"You look perfect today," Jack tells me at breakfast on Monday, and he's right.

At sixteen I wouldn't have thought it was possible for me to look better at twenty-nine than I did in high school. I naturally assumed I'd be beautiful always; Mom was beautiful always, like being a bitch might guarantee a great ass forever, and I looked just like her. But being better at twenty-nine than I was back then, no. I didn't realize then that one day I'd have nothing better to do than go to four-hour pilates classes and buy antique vases for the dining room.

That was when I had dreams, though. I was the one who wanted to be a lawyer, not that I think anyone would believe it of silly, dizzy me. But that role went to Kay. I got married instead, only nineteen and everything everyone wanted me to be in a voluminous princess dress and a diamond-studded tiara.

I love Jack, I do. I'm never sorry I married him. It's just sometimes I wonder how I got here.

"You're looking lovely this morning," Jack tells me at breakfast on Tuesday, and he's right.

It's a different story after he leaves for the office, though. I'm red-faced and my hair, restyled and highlighted every ten days, is plastered against my wet cheeks. This is the me no one is ever allowed to see. Not my husband, who loves me unconditionally. Not my little brother-in-law, who is so impossibly sweet he could rot my teeth. And not even Kay, my big brother, the ersatz hero of my childhood.

I don't want to look at myself either. But I do. I look in the mirror and force myself to stare at the Impressionistic painting that my smeared makeup has become, and then at the test in my hand. The fourteenth of the twenty stored in my walk-in beauty cupboard and also the fourteenth that has gifted me with one solid red line, negative. Yes, I am.

Jack is positive. He believes that Josh will come back from the edge, that my father will stop fucking every twenty-year-old that moves, that Johnny will grow a spine and stop wasting time helping everyone but himself. He also believes we will have a baby. Never mind that I am twenty-nine and have yet to respond to a single one of the three thousand attempts we've made over the last ten years, none of the treatments or regiments or the "put your legs up, honey." Next time, he keeps saying, but I am so sick of sex and vitamins it makes me want to join a convent.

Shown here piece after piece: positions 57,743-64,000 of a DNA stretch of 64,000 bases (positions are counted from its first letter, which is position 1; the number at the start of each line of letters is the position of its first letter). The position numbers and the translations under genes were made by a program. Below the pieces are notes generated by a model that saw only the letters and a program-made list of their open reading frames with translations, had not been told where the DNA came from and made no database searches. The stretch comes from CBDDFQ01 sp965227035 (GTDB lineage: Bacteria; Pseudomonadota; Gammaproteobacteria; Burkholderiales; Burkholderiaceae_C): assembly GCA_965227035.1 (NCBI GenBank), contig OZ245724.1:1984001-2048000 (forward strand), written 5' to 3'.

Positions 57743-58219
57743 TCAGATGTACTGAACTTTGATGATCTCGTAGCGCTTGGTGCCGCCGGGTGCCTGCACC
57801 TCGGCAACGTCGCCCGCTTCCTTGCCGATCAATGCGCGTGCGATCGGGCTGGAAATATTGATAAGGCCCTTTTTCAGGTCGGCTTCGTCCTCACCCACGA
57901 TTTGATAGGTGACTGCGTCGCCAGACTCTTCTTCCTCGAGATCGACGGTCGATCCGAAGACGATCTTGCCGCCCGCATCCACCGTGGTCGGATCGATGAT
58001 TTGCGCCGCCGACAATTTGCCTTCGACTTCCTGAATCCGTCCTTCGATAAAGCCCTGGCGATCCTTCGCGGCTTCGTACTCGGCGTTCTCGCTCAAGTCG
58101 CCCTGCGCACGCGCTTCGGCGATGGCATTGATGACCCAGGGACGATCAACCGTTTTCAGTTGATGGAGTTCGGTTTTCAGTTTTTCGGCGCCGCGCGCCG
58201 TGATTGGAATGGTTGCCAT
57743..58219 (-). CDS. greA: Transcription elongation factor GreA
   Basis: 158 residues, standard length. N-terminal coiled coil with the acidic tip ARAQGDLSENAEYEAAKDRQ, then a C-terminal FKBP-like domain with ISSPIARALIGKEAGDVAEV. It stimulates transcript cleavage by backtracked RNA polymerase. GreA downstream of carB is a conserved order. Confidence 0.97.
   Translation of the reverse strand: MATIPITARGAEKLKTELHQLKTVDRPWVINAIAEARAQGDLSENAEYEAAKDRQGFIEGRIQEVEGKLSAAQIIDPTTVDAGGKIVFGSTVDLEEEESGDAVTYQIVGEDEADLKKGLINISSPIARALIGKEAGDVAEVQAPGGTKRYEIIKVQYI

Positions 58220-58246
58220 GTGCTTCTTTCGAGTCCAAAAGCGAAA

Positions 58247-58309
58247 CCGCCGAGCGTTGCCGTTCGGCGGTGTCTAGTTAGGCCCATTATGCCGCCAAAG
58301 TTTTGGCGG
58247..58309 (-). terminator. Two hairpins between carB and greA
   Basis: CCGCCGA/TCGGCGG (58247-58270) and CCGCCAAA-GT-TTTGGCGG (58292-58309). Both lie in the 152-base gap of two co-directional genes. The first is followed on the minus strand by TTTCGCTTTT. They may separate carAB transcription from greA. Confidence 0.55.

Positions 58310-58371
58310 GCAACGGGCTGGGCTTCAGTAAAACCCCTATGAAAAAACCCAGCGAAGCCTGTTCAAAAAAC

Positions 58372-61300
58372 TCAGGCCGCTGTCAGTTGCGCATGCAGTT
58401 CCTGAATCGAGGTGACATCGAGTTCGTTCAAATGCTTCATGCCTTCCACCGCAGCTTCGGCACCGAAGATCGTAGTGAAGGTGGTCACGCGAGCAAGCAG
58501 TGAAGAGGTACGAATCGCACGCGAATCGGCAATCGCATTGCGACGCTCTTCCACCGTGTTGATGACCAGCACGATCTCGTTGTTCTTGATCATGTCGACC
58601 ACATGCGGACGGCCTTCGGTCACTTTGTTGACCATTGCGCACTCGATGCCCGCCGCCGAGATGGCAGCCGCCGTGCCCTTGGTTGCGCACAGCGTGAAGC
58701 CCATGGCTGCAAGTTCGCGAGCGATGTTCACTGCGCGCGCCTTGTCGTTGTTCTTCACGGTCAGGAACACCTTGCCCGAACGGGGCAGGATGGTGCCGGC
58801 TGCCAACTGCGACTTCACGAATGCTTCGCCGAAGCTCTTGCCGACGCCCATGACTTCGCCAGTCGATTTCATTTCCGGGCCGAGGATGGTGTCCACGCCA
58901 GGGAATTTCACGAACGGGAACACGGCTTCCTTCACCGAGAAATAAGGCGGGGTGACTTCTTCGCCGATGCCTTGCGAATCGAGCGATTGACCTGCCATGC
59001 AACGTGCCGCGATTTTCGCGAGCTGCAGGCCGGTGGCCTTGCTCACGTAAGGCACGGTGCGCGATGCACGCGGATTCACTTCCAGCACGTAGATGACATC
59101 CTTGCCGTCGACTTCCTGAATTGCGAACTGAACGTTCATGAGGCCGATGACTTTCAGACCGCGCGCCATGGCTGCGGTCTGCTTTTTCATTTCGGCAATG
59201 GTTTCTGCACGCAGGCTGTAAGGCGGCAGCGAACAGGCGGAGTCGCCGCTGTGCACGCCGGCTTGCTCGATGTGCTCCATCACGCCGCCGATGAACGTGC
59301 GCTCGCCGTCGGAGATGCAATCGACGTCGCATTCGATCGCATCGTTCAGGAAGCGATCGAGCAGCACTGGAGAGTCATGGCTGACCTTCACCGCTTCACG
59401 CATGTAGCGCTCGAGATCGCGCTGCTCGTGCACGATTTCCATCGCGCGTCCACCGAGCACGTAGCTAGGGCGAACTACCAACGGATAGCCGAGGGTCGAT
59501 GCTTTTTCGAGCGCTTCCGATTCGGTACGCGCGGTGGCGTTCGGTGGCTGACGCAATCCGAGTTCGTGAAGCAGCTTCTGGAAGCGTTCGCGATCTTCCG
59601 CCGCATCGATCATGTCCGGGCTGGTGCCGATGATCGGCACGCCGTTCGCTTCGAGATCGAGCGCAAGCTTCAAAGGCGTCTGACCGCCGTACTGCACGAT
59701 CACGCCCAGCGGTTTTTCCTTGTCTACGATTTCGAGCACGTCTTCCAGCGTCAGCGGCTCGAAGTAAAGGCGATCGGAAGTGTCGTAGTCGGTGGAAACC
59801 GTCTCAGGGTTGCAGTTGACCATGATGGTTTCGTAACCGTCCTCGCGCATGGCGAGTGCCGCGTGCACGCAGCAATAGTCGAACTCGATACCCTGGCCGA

Negative. Yes, I am.

"You're beautiful, baby," Jack tells me at breakfast on Wednesday morning, and he's right.

"It was negative." I tell him over egg whites and sunshine pouring through the breakfast nook what I couldn't tell him all the evening before. And I can see the effect it has, the way the protrusion of Jack's throat quivers a little before he swallows his bite, how he steels himself up to be optimistic and accepting before he answers me. Some perverse part of me enjoys this. Some part of me saves it for perfect mornings like this, a petty attempt at bringing Jack down to the shitty level I'm not allowed to admit being on. Maybe I'll hurt him like he hurts me in the midst of this obsession he has with propagating his sperm.

"Ah." He puts down his fork and pats his lips with his napkin. Buying more time. This gives me a sudden stab of panic; my husband is having to reach for it, looking harder than ever for that last ray of positive thinking. Did I do this? Jack gives me a normal smile and reaches across the table to take my hand. "Next time, huh?"

He put the vitamins on the table this morning. I stare at them and fight off causeless morning sickness.


"Hey, you look great," Jack tells me at breakfast on Thursday morning, and he's right. How could sixteen year old me have known how flat my stomach would be when I was twenty-nine?